Russia defend World Cup bid campaign

Russia's World Cup bid leader has insisted they have been scrupulous in observing the rules in their campaign against England for the 2018 World Cup and claimed that racism is not an issue in the country.

The Russians are viewed as England's biggest rivals to host the 2018 tournament - joint bids by Spain/Portugal and Holland/Belgium are also in the contest - and are pushing their message that FIFA can take the World Cup to a new territory.

Bid chief executive Alexei Sorokin said as far as Russia were concerned, the race had been a clean one.

England's campaign faced a major challenge in May when bid chairman Lord Triesman was forced to resign following newspaper allegations - described as "rather peculiar circumstances" by 2018 chief executive Andy Anson - just days after their successful bid book launch.

Triesman was taped telling a friend that there were rumours about Spain and Russia doing a deal.

David Beckham also had to face negative headlines soon after the England midfielder's successful trip to Trinidad to meet FIFA chiefs leading to further conspiracy theories.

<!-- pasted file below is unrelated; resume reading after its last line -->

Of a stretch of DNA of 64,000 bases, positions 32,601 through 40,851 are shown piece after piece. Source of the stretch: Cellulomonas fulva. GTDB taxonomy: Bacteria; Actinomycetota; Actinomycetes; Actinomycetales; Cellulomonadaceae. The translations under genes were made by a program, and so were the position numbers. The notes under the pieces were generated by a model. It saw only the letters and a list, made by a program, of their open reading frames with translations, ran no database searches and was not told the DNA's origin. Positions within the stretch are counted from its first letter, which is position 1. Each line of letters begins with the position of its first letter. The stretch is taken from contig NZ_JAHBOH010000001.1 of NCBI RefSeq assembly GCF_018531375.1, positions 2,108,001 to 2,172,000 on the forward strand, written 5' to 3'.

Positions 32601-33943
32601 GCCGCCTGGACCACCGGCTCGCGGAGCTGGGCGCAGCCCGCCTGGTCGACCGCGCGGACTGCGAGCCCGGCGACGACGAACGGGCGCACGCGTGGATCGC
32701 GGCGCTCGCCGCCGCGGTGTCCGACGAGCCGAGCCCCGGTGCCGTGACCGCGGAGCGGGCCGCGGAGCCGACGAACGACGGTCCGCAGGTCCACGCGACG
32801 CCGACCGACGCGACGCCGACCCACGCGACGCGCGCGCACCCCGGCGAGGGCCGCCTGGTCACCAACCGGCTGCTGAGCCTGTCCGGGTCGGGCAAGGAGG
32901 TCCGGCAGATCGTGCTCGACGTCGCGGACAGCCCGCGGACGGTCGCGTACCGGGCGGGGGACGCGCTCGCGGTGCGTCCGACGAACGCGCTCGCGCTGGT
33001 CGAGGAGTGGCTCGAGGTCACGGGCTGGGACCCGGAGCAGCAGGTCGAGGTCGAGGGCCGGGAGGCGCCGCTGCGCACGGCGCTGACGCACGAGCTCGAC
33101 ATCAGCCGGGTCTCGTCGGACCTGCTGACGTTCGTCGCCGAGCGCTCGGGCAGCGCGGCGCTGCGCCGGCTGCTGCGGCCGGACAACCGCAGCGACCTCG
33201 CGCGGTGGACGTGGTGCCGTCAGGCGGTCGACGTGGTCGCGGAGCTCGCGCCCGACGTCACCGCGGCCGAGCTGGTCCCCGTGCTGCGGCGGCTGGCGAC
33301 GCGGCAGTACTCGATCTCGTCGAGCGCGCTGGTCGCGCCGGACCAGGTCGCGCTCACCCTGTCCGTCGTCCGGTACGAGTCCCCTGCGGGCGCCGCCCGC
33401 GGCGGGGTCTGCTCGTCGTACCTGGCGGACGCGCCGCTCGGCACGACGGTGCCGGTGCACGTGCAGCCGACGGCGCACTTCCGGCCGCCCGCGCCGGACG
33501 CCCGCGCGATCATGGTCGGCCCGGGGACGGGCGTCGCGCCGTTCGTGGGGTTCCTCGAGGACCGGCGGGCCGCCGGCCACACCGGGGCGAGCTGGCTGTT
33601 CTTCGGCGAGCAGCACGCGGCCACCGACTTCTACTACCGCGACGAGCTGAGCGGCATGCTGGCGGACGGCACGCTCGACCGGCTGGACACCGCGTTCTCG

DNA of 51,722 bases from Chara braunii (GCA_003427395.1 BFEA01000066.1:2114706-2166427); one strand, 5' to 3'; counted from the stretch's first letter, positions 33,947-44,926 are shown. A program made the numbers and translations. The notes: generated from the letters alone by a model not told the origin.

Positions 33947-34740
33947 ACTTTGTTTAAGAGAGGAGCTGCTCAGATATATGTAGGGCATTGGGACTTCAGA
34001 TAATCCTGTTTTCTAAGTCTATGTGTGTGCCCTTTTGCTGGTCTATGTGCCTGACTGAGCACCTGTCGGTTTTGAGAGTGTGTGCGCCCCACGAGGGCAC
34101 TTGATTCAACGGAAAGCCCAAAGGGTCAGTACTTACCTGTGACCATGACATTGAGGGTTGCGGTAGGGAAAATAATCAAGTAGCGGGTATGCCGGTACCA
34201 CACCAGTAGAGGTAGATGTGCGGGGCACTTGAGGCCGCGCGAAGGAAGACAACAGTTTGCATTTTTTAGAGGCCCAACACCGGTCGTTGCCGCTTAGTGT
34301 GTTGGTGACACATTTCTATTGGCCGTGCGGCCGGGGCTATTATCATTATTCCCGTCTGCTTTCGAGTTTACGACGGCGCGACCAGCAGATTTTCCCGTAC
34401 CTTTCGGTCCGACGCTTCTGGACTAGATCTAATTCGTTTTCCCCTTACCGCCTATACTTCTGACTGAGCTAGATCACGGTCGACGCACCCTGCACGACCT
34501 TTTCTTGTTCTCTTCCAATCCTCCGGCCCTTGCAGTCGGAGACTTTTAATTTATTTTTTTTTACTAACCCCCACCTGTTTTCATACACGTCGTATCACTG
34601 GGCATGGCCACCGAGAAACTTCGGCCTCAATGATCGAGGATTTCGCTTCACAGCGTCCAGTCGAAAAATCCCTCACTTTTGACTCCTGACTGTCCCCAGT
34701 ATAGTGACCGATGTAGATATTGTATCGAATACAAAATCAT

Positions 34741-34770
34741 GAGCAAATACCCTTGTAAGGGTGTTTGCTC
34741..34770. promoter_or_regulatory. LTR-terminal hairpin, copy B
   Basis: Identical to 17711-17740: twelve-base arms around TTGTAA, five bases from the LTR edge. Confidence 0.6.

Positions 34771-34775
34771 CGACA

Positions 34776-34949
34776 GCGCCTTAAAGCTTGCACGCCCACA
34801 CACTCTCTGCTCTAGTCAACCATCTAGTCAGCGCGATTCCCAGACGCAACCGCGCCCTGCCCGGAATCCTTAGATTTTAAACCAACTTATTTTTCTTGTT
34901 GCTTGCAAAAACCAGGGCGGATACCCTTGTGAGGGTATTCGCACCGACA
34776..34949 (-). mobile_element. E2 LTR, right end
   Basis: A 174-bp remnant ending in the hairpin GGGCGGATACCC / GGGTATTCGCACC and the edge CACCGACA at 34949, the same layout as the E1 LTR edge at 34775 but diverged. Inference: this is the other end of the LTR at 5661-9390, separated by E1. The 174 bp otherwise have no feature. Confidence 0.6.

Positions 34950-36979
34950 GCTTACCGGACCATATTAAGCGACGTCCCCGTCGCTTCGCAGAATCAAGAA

Asked about such suggestions, Sorokin said: "We usually don't comment on rumours. The only thing I can say is that we have been observing the rules very strictly. We haven't given FIFA any hard time with stupid complaints or fake scandals and we intend to do so until the end of the race.

"We have been focused on the benefits of our bid and will be for the next two months.

"I honestly do not think it has any ramification on Russia whatsoever. The ideas that are floating around are ludicrous.

"We are just sad for our English fellow competitors that it happened to them this way. I honestly do not think that is going to be a factor for the progress of their bid."

Russia are committed to spending about US 6billion on infrastructure if their bid is successful - Anson told the Leaders in Football conference in London that the cost to England would be zero.

Russia's biggest issue to deal with has been that of racism, particularly after their FA did not sanction Lokomotiv Moscow when their fans erected a banner with a picture of a banana saying 'Thanks West Brom' following the transfer of Nigerian striker Peter Odemwingie to the Midlands club.

But Sorokin said: "Racism and its manifestations is a universal problem for the football world, no matter where you are. We can't take one minor outbreak here and there and blow a tendency out of it.

"There is a very strong voice in Russia that condemns racism and sanctions against it. We do not perceive ourselves as a country that has a problem with that.

"If you ask the average Russian these questions about racism they wouldn't understand you. This does not represent our mindset. It is something that is severely overblown."